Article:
Businessman wins Finnish vote, immigrants go to parliament

Businessman wins Finnish vote, immigrants go to parliament

HELSINKI - Reuters
Businessman wins Finnish vote, immigrants go to parliament

The Green Party's Emma Kari (centre L) and Yanar Ozan (centre R) celebrate their success at the party's parliamentary elections reception in Helsinki, April 19, 2015. REUTERS Photo

Two immigrant candidates, Turkish-born Ozan Yanar and Afghani-born Nasima Razymar, have been voted into Finnish parliament, while a millionaire and former telecoms executive, touted as a technocrat capable of rescuing Finland from its economic slump, won the weekend’s parliamentary election.

The winner, opposition Centre Party leader Juha Sipila, will likely need coalition support from a second-place Finns Party critical of any more Greek bailouts. 

Sipila, who beat pro-EU and pro-NATO Prime Minister Alexander Stubb after four years of policy stagnation and a bickering coalition, advocated wage freezes and spending cuts to regain Finland’s competitiveness. 

“Three years ago, we were seen as a sunset movement, but not anymore!” Sipila said in a speech to cheering party members. “Finland is in a very difficult situation. We need exceptional degrees of cooperation so that we can overcome difficulties.”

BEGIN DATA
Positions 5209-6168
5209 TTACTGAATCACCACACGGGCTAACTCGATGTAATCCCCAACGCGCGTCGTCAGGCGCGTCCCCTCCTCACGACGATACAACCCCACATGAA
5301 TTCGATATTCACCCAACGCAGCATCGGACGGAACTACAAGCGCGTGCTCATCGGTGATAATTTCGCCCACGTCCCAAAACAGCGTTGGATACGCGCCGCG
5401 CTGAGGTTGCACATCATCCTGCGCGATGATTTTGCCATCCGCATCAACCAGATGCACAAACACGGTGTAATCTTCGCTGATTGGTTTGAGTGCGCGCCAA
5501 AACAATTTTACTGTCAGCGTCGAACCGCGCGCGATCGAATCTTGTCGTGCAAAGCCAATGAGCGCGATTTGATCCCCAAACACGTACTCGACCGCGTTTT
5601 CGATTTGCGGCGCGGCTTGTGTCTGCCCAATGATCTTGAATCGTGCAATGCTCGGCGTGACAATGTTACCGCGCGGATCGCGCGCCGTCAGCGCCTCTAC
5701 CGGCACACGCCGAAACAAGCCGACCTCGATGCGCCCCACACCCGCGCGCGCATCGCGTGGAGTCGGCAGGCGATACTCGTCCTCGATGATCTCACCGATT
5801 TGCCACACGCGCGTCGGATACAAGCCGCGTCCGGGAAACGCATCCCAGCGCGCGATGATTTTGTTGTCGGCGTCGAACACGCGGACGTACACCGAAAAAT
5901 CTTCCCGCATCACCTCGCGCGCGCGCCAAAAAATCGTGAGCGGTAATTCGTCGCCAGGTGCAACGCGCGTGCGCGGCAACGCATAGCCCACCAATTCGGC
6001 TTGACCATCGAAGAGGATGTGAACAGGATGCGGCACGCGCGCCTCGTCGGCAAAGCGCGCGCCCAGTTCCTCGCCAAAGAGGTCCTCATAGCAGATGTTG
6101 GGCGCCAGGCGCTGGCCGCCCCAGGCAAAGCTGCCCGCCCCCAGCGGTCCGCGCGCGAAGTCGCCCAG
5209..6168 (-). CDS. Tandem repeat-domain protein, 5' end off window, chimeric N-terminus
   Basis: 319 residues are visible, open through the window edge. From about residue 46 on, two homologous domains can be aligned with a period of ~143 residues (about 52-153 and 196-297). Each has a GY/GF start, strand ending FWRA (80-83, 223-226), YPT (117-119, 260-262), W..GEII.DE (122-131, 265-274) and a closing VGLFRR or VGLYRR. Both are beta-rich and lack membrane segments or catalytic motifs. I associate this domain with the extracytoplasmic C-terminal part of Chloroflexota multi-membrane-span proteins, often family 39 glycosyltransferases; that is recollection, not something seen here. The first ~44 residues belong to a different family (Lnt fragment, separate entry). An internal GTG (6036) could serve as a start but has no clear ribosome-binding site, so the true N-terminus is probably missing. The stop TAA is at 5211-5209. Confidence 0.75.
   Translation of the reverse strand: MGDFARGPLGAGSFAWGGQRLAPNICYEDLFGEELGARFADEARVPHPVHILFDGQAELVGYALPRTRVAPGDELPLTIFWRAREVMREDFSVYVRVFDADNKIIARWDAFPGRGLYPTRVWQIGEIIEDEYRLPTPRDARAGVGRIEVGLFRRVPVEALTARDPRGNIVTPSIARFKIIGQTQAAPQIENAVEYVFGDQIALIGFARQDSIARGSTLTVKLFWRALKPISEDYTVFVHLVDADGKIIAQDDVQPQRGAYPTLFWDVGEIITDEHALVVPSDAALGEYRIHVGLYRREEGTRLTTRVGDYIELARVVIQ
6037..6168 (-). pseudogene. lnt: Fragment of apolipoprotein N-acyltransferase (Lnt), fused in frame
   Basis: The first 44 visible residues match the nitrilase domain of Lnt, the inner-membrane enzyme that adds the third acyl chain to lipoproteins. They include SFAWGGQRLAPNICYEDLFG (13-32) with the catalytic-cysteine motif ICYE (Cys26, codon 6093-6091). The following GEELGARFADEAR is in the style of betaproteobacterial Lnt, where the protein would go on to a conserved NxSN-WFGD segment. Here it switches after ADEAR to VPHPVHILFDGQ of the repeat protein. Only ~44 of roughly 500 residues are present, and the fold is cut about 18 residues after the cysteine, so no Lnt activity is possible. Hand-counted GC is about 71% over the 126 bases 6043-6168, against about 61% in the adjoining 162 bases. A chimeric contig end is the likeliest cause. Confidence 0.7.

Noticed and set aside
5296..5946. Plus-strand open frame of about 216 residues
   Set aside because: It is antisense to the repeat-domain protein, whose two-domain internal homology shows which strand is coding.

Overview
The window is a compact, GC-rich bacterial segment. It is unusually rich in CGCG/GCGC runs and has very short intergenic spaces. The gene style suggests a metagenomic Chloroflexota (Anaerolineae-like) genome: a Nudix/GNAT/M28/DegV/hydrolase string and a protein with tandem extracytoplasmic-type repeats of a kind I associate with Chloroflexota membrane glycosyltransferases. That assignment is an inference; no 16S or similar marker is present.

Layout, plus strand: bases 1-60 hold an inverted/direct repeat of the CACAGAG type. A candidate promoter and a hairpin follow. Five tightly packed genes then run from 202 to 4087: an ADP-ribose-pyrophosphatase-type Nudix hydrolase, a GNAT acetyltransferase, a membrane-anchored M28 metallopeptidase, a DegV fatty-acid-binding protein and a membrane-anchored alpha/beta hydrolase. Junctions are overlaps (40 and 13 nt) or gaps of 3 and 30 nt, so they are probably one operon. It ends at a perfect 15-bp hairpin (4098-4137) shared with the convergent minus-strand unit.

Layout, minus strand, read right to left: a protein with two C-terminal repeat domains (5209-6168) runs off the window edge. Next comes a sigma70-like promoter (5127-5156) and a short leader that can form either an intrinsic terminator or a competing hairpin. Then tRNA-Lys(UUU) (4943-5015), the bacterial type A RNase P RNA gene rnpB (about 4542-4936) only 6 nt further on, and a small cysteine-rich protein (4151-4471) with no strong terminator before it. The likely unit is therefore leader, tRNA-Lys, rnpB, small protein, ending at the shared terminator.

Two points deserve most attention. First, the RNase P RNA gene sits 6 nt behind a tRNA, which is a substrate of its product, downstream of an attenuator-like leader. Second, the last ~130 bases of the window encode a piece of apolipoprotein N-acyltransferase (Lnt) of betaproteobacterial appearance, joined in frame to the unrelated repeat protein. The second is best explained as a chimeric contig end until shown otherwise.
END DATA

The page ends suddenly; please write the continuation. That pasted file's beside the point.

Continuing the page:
The anti-immigration Finns Party’s success echoed a Nordic-wide growth in populist parties, amid unease over policies of traditional parties, especially in regards to immigration. 

Social Democrat Razmyar and Green Yanar became the only immigrant legislators in the new parliament, with the exception of Sweden-born independent Elisabeth Nauclér, who represents the semi-autonomous maritime province of Åland.

Yanar grew up in the U.K. and Cyprus before moving to Finland at the age of 14. He is chair of the Greens’ youth organization and has worked as an economist for the blue-collar Central Organization of Finnish Trade Unions (SAK). With his 4,184 votes, he narrowly made it on the Green League ticket to the capital.

Razmyar’s father was a diplomat, with her family based in Moscow, when the Soviet Union collapsed and they decided to move to Finland. 

With 5,107 votes, she was elected on the Social Democratic Party of Finland (SDP) slate in Helsinki.